If he is able to be the disruptive force that his talent and work-ethic suggests he should be this year, the scheme that the rest of the team is playing behind him won’t matter quite as much. — Matt Tamanini
3) What should be the biggest change between last year and this year?
The offensive philosophy may be the biggest change we see. Last season, Haskins was a bonafide passer. That was a new concept for OSU, as the Urban Meyer QBs have been option-based rushers with passing as the secondary option. Haskins picked apart defenses at will, and had explosive games against Michigan and Northwestern.
We haven’t seen a lot of Fields — and that includes his sparse snaps at Georgia. He has the ability to run, and will develop an arm with time. How Day uses Fields will be a big question.
The Buckeyes have a reliable and speedy rusher in J.K. Dobbins. Picking up 1,000-yard rushing seasons in back-to-back fashion, a combination of Fields and Dobbins in the option could be potent. On the other side of the coin, the emergence of Chris Olave and senior leadership of K.J. Hill gives the offense two efficient receiving options.
There’s many paths that can be taken by Day, passing game coordinator Mike Yurcich and offensive coordinator Kevin Wilson. The big question is can their strategy maximize OSU’s potential for success. The Buckeyes have talent and experience, but with a new coach, not everything is crystal clear... yet. — Geoff Hammersley
4) What is the most important game on this schedule, and why?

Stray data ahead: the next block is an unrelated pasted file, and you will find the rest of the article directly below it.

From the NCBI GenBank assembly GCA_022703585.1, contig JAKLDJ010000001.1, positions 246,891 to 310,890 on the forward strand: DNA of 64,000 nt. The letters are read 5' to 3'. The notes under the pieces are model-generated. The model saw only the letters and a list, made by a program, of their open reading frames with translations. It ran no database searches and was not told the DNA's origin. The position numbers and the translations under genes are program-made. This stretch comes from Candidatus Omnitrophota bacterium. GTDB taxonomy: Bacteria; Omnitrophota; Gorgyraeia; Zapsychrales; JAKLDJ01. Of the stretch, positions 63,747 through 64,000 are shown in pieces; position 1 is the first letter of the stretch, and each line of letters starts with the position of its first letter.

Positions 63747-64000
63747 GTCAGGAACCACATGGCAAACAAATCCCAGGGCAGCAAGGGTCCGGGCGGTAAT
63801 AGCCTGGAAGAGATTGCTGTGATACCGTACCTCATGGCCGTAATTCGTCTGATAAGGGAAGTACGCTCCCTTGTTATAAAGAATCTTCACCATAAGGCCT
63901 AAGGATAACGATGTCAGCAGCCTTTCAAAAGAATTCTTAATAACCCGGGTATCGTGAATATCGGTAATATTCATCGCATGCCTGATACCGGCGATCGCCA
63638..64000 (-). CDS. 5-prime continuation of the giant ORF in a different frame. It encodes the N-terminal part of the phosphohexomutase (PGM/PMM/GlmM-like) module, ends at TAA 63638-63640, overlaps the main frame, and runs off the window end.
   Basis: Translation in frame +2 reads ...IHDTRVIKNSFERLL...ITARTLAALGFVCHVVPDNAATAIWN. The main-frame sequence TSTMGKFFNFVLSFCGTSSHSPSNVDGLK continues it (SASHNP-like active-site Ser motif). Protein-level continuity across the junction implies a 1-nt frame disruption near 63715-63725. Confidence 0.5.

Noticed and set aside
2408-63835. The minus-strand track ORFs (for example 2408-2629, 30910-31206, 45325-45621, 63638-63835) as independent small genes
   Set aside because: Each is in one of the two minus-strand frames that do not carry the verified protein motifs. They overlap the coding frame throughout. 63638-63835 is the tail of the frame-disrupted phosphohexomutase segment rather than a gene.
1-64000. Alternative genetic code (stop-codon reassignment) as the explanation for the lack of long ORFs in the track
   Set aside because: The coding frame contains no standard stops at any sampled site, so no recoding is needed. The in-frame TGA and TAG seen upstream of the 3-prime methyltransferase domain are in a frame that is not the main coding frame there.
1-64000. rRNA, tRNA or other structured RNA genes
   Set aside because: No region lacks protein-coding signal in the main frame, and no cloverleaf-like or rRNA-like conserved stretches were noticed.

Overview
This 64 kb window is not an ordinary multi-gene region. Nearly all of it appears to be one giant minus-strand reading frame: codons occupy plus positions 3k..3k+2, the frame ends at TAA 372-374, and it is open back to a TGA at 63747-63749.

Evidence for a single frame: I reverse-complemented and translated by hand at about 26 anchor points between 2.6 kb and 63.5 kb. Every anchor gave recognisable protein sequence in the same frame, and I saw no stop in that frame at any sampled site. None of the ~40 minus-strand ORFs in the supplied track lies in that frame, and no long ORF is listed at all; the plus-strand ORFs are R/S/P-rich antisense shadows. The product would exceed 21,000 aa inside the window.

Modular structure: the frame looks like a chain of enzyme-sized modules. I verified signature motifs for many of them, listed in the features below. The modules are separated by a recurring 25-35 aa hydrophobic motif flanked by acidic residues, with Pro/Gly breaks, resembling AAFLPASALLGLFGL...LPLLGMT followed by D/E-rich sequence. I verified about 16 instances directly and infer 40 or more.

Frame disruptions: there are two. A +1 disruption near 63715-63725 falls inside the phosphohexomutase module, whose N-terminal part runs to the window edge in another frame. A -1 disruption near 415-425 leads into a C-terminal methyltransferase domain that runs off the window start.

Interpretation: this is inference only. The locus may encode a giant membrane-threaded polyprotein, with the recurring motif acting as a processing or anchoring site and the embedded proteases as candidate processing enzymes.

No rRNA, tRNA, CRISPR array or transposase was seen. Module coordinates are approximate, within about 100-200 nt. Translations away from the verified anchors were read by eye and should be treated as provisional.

The obligatory answer is the same every season: Michigan. Not only are bragging rights between the two schools on the line, but conference (and national) title aspirations hang in the balance, too. This season, the Wolverines are seen as a legitimate contender for not only the Big Ten East crown, but the Big Ten Championship. If Jim Harbaugh would’ve won a Big Ten conference title and/or beaten OSU at any point during his coaching tenure in Ann Arbor, I’d be a little more concerned.
But, in order to roll into Michigan Week with a chance to play one week later in Indianapolis for the Big Ten title, you’ve got to survive the regular season. And the first major hurdle for the Buckeyes will come on Sept. 28 when they travel to Lincoln, Neb.
With recent letdowns against Big Ten West opponents (i.e. Iowa and Purdue) this game has all the makings to complete the trilogy. Unlike the the Hawkeyes and Boilermakers, the Cornhuskers played the Buckeyes close last season in Columbus — and I believe a quarterback with a tad more experience would’ve been able to pull off the upset. Adrian Martinez has situated himself as QB1 for Scott Frost’s program, and both are looking for redemption in Nebraska’s capital city.